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Reflection and Film Problem

  1. Nov 24, 2015 #1
    1. The problem statement, all variables and given/known data
    You are designing a thin transparent reflective coating for the front surface of a sheet of glass. The index of refraction of the glass is 1.52 and when it is in use, the coated glass has air on both sides. Because the coating is expensive, you want to use a layer that has the minimum thickness possible, which you determine to be 104nm. What should the index of refraction of the coating be if it must cancel 550nm of light that hits the coated surface at normal incidence?

    2. Relevant equations


    3. The attempt at a solution
    I know that for constructive interference, the equation is [tex]2d=(m+\frac{1}{2})\frac{\lambda}{n}[/tex]

    And for destructive,
    [tex]2d=m\frac{\lambda}{n}[/tex]
    However I'm not sure what to do with these.. or if these are exactly the equations I need to use. But these are the notes that I have for thin film.. Any help would be greatly appreciated!

    Thanks in advance
     
    Last edited: Nov 24, 2015
  2. jcsd
  3. Nov 24, 2015 #2

    ehild

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    The coating must cancel the 550 nm wavelength light, so it must be constructive or destructive interference?
    The coating layer must be as thin as possible, so what should be m?
     
  4. Nov 24, 2015 #3
    Well, it would be destructive since it needs to cancel light.
    m should be at a minimum as well, which would be 1, right?
     
  5. Nov 24, 2015 #4

    ehild

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    Yes, and you know the thickness, so what is the refractive index n?
     
  6. Nov 24, 2015 #5
    [tex]n=\frac{550}{2(104)}=2.64[/tex]
     
  7. Nov 25, 2015 #6
    Hmm.. I was doing some other research and I found some other equations for thin-film interference..

    [tex]\huge \phi=\frac{4\pi n_b t \cos(\theta_i)}{\lambda}+\phi_{r2}-\phi_{r1}[/tex]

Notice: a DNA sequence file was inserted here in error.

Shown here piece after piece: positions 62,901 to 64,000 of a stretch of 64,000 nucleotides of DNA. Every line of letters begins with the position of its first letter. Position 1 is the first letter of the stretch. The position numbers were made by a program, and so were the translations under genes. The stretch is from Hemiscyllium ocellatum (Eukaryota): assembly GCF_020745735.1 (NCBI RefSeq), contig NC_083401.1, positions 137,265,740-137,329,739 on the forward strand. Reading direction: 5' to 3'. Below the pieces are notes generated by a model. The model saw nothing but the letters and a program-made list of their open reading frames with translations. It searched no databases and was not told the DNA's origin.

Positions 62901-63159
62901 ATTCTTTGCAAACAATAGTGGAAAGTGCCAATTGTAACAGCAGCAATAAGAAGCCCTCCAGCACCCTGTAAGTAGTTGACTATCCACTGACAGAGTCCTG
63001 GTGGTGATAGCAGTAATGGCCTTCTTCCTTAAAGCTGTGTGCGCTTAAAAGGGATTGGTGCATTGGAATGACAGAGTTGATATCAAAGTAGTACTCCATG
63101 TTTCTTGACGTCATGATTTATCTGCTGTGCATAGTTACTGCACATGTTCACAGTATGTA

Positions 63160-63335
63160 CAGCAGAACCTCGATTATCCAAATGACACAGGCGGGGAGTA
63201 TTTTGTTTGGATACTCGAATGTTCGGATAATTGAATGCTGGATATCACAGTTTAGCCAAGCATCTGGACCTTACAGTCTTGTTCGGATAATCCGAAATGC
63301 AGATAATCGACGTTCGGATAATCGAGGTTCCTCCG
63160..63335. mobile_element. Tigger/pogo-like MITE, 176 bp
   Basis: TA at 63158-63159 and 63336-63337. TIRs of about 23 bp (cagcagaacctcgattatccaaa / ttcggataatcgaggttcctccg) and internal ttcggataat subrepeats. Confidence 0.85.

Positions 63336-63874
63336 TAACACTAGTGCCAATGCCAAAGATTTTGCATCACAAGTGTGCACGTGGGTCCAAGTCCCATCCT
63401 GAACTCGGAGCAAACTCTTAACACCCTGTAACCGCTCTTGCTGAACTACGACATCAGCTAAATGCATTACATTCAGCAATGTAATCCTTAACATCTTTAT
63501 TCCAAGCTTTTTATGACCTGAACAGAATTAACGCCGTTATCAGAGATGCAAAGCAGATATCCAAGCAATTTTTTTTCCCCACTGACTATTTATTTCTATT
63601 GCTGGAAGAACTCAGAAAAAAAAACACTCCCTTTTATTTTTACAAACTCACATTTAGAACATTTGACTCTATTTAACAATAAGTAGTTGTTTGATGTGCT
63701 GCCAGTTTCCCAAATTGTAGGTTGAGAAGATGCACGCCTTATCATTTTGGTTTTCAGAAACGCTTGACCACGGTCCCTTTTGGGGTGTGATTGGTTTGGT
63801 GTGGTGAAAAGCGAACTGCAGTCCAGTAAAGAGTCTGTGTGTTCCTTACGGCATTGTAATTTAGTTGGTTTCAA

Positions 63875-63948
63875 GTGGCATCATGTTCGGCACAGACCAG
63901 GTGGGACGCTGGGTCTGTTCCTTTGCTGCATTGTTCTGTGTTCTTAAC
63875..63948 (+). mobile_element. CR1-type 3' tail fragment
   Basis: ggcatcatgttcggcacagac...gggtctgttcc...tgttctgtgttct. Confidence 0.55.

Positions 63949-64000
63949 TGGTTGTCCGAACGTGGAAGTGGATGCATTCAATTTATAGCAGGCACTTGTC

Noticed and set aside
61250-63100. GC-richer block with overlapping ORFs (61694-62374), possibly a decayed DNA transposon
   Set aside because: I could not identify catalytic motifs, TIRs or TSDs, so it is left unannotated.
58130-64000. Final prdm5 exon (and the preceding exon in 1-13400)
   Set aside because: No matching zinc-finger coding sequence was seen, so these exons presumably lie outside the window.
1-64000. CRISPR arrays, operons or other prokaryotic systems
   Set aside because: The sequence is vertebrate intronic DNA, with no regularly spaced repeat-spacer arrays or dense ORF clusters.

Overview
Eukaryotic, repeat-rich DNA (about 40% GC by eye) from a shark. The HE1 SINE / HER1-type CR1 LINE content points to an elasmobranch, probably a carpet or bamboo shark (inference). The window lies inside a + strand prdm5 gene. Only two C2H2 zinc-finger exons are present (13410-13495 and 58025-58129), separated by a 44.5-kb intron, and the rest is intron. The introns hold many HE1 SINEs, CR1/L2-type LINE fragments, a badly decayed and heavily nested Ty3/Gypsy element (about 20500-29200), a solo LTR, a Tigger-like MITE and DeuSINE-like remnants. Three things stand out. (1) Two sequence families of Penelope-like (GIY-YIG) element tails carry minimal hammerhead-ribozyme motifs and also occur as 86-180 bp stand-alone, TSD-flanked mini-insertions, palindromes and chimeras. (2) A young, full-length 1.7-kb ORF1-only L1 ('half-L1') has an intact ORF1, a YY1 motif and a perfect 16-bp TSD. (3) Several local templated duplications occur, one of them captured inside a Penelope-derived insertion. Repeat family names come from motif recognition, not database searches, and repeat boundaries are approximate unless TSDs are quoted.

Could I make the assumption that since the speed will be greater in air than in the glass that it will experience a pi shift? Therefore, I could simplify the equation to
    [tex]1=\frac{\lambda t}{4n_b}[/tex]

    I just found a very similar problem in my book except n for the coating was given and they were solving for the necessary thickness to cancel out 500nm of light. Could I proceed similarly?
     
    Last edited: Nov 25, 2015
  8. Nov 25, 2015 #7
    And since the incidence is normal, cos(0)=1. Well, approximately 0, so cos(~0) = ~1
     
  9. Nov 25, 2015 #8

    ehild

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    The refractive index of the coating can be either greater or smaller than the refractive index of glass. At the reflection of the air-coating interface, there is a pi shift. At the interface between the layer and the glass, the phase shift is pi if the refractive index of the coating is less then that of the glass, and no phase shift if it is greater than that of the glass. The phase shift during the path of the wave which reflects from the layer-glass interface is (4π/λ)nd.
    You assumed the second case, when the net phase shift between the wave reflected from the air-layer interface and that reflected from the layer-glass interface is (4π/λ)nd-π=π, that is, 2d=λ/n.
    In case the layer has refractive index is lower that that of glass, the phase shift between the reflected waves is (4π/λ)nd=π, that is, 4d=λ/n.
    If you want the thickness of the antireflecting layer you must know what the refractive index of the layer is. It is usually lower than the refractive index of glass.
     
  10. Nov 25, 2015 #9
    Ah okay, so is my approach correct? And the textbook also notes that if the speed of the first medium is greater than the speed of the second medium, there will also be a phase shift of pi.
     
  11. Nov 25, 2015 #10

    ehild

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    You had two possibilities for the refractive index. I think you should give both ones.
    In general, use the formula in Post #6 and take the phase shifts at the boundaries into account.
     
  12. Nov 25, 2015 #11
    Ah okay, thank you!
     
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